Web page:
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Dr. Edward Weiss jokes that a pharmaceutical company sponsored
workshop on choosing the right medical career helped him decide on
a career in public health. Having always had a strong interest in
community service, he decided a career in medicine would allow him
to combine his interest in community work and his aptitude for math
He attended the University of Texas at
Austin and graduated with a bachelor's degree in biology. He
received his medical degree from Texas A &M University in
College Station, Texas. During medical school, Dr. Weiss was the
president of his first year class, and was concerned about the
number of students who were not passing their first year of medical
school. Dr. Weiss worked with the medical school administration,
his classmates and teachers to ensure that all students had the
support necessary to succeed in their first year. For the first
time in the history of the school, every member of the class passed
their first year of medical school, and most of have gone on to
have very successful medical careers, impacting the lives of
The career workshop Dr. Weiss attended during medical school
provided physician ratings of their careers in areas that could
impact job satisfaction. Dr. Weiss used an analytic approach to
weight the factors most important to him in a career, and added up
the numbers to see what would rise to the top. The results
suggested that Dr. Weiss would be happy with the options of
pediatric psychiatry, dermatology, and preventive medicine. "After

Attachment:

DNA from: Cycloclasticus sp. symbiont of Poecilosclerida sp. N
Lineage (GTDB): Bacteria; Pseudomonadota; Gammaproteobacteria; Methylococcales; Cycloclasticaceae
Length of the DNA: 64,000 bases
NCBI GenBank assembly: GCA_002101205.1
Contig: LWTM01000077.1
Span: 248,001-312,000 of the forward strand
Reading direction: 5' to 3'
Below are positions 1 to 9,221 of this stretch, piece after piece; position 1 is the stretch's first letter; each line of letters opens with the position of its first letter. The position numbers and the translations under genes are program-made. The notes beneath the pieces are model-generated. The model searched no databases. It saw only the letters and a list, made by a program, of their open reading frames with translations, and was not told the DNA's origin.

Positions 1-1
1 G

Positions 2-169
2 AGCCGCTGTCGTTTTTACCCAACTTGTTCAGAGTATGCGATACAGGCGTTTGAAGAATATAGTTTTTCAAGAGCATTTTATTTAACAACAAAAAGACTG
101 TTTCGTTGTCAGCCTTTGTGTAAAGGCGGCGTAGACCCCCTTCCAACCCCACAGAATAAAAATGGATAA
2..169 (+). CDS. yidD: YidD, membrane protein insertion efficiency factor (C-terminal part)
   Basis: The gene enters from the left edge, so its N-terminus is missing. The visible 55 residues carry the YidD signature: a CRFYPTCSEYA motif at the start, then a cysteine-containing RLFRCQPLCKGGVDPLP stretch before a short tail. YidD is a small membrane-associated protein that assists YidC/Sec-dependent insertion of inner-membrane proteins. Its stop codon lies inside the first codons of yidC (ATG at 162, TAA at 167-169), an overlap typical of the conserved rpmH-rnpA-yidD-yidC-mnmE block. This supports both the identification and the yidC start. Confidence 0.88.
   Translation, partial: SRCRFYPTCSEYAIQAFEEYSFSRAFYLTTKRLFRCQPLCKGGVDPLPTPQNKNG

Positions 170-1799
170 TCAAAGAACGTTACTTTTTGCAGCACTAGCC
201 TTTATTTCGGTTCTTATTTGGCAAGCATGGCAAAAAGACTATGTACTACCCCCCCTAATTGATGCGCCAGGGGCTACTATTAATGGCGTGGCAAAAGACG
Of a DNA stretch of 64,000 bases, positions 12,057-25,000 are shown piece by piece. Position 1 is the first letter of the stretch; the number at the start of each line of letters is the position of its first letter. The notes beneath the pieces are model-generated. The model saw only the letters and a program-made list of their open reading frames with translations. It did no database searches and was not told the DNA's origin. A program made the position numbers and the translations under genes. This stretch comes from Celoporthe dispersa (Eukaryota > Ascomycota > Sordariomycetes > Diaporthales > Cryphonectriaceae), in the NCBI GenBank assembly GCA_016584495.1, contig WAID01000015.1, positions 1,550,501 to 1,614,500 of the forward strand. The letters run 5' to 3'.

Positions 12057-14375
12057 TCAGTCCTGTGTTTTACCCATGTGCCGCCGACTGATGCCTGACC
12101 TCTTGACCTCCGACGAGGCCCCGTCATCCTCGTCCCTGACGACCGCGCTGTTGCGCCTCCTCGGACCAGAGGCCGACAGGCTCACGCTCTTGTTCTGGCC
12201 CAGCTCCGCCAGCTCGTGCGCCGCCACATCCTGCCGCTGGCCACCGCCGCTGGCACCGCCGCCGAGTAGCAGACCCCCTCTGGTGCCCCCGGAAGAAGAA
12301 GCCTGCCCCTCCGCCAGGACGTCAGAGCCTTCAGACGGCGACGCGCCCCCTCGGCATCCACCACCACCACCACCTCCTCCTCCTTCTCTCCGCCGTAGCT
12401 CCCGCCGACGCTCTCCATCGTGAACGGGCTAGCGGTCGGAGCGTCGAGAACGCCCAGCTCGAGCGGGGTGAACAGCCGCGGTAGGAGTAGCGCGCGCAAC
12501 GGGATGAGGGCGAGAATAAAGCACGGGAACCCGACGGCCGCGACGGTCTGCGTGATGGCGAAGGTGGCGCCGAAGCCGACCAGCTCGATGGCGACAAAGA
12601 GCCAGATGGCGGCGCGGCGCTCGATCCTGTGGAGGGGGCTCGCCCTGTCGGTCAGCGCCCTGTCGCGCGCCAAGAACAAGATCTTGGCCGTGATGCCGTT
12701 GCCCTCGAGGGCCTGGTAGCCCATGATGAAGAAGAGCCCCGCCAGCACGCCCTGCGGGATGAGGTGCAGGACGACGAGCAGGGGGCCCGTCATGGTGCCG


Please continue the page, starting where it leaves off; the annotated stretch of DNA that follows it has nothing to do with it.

reading the description of preventive medicine, I realized that
this was exactly what I wanted to do, but I had difficulty finding
people at my medical school with more information about the
Dr. Weiss did a fourth year medical student elective rotation
with the General Preventive Medicine Residency at the Johns Hopkins
Bloomberg School of Public Health in Baltimore. He decided that he
would first pursue an internal medicine residency, to provide a
strong foundation in clinical medicine on which to build his public
health career. He completed his internal medicine residency at the
Banner Good Samaritan/ Phoenix VA Medical Center in Phoenix,
Arizona. During his residency, he had the opportunity to work with
the Maricopa County Department of Public Health, and grew a lot
from working with his mentor, Dr. Doug Campos-Outcalt, who was
Director of Clinical Health Services.
"I really wanted to have a job similar to Dr. Campos-Outcalt
where I would be doing some direct patient care and would also have
the opportunity to work closely with the community. Working at the
Maricpoa County Department of Public Health was a great experience
and reaffirmed my desire to work in public health."
While at the Maricopa County Department of Public Health, Dr.
Weiss had the opportunity to work with many different aspects of
the health department including homeless population outreach, and
sexually transmitted disease prevention. "We were going to the
places where a lot of public health issues arise and were directly
interfacing with the community, and I found that to be very
worthwhile." He also had the opportunity to assist with a
tuberculosis outbreak investigation, and to conduct a study of
gastrointestinal parasites affecting the refugee population,
resulting in a policy change in the screening practices by the